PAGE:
This volume documents the British Government’s response from mid-1946 to early 1948 to the twin challenges of economic recovery and the search for a meaningful Western security framework in the face of the increasing polarisation of Europe into Eastern and Western spheres of influence.
Although relations between the wartime Big Three allies, the UK, US and USSR, had begun to fracture even before the end of hostilities in 1945, it was during 1947 that the postwar division of Europe became sufficiently alarming to prompt decisive action, under American and British leadership, to promote European economic reconstruction and thereby increase Western security. American leadership took the form of two initiatives, enabled by US economic and military strength: the Truman Doctrine for aid to Greece and Turkey, announced in March 1947, and the Economic Recovery Programme or Marshall Plan, first proposed in June 1947. British leadership, under the personal direction of Foreign Secretary Ernest Bevin, was shown in two ways: in articulating Western Europe’s need for US help in a way that enabled it to be recognised and then accepted; and in helping to coordinate the European response to the US initiatives to maximise their effectiveness. Documentation on the Truman Doctrine and Marshall Plan forms the core of the volume, but a wide range of material, including intelligence-related documents, has been chosen to illustrate the multiple challenges faced by the Attlee Government during this period.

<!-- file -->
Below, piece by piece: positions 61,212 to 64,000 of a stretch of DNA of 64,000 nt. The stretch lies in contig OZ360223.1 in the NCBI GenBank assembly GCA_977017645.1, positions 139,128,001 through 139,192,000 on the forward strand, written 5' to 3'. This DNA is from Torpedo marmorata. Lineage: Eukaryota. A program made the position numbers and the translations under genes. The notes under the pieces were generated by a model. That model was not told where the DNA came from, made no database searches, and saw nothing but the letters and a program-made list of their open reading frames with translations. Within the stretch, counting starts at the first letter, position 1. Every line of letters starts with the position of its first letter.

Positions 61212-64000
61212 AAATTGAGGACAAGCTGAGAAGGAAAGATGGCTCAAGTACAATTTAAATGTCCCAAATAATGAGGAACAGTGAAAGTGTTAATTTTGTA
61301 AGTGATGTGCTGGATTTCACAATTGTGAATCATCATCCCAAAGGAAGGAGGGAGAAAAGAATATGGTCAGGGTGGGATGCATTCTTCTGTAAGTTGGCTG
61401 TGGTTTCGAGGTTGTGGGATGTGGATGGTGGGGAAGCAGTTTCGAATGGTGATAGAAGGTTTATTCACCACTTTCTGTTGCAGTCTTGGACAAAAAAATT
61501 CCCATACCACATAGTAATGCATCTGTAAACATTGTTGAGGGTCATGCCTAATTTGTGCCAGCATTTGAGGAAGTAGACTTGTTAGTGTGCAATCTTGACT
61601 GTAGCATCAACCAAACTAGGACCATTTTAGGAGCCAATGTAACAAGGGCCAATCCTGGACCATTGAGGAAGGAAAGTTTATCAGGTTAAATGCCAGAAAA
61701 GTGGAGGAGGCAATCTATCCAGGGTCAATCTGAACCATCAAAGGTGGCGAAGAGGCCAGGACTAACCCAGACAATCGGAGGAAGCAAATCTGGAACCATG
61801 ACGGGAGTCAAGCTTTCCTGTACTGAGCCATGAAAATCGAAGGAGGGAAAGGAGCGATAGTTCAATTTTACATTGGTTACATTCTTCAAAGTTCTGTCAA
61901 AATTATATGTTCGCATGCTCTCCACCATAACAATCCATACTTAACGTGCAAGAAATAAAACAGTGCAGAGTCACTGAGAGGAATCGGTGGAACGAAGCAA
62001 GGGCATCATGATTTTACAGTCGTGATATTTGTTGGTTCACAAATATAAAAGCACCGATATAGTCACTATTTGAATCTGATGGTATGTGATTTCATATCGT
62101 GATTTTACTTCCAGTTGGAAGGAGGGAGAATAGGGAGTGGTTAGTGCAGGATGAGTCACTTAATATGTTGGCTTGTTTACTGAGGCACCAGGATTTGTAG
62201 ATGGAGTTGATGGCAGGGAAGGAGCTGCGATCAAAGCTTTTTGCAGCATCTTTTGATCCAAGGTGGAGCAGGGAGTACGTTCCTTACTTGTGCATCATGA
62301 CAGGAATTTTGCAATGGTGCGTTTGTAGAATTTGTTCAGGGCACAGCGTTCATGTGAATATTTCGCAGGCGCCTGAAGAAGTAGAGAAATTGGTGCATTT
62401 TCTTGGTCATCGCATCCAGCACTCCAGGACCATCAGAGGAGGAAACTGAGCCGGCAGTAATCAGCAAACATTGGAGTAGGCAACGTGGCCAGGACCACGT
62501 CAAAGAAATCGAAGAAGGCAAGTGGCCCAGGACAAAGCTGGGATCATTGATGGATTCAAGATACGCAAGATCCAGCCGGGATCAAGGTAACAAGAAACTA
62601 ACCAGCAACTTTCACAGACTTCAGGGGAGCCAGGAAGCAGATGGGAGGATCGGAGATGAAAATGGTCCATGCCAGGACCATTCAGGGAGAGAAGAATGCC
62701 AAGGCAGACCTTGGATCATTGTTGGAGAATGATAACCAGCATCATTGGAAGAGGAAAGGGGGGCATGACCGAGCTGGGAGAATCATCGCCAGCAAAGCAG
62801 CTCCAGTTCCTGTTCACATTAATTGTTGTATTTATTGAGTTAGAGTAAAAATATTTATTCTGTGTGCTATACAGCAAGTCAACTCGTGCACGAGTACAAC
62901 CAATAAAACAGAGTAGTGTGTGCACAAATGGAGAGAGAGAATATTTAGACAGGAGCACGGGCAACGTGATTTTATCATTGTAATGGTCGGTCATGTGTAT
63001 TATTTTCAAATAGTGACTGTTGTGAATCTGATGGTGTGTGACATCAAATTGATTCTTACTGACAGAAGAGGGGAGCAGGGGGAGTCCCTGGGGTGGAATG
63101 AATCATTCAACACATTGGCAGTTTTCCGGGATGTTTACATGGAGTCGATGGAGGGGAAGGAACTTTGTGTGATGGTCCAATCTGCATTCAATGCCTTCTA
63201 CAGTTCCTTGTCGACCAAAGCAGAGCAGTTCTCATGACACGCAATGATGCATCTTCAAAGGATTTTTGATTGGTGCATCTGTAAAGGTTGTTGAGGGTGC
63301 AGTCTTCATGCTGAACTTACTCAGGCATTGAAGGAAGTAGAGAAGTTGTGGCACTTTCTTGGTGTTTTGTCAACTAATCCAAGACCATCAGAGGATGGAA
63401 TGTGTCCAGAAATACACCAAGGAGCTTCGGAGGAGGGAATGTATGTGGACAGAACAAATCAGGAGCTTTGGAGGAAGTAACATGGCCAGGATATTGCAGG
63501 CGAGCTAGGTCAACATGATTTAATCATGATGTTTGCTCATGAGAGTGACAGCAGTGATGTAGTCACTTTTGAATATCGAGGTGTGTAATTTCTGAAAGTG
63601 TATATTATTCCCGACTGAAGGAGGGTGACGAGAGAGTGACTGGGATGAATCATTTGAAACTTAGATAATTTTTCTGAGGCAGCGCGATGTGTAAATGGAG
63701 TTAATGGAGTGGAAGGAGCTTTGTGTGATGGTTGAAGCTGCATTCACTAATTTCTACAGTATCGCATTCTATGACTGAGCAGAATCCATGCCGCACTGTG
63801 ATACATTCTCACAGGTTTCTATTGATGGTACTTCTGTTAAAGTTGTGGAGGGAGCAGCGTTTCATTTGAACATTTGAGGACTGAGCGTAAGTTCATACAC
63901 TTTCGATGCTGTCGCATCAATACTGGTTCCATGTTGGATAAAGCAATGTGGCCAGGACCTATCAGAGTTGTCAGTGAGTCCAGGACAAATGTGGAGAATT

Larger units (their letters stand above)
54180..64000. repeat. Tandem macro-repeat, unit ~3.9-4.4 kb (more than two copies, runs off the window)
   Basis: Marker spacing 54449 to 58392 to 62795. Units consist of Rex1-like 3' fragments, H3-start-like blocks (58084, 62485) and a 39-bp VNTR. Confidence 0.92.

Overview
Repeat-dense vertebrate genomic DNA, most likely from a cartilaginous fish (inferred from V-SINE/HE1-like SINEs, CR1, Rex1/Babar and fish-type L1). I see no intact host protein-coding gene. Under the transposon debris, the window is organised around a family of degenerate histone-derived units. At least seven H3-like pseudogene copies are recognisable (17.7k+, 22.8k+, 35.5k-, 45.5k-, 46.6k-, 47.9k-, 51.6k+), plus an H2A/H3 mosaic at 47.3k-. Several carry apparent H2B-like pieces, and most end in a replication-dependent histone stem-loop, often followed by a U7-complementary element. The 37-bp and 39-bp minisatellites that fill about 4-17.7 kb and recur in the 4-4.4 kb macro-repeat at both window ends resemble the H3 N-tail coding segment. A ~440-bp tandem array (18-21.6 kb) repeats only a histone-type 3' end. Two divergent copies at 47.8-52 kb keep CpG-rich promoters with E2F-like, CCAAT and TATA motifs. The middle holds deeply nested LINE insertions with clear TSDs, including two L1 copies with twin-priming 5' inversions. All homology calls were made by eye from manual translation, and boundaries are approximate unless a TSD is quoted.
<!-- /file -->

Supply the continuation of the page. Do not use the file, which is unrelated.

This book will be of much interest to students of British politics, Cold War History, European History and International Relations.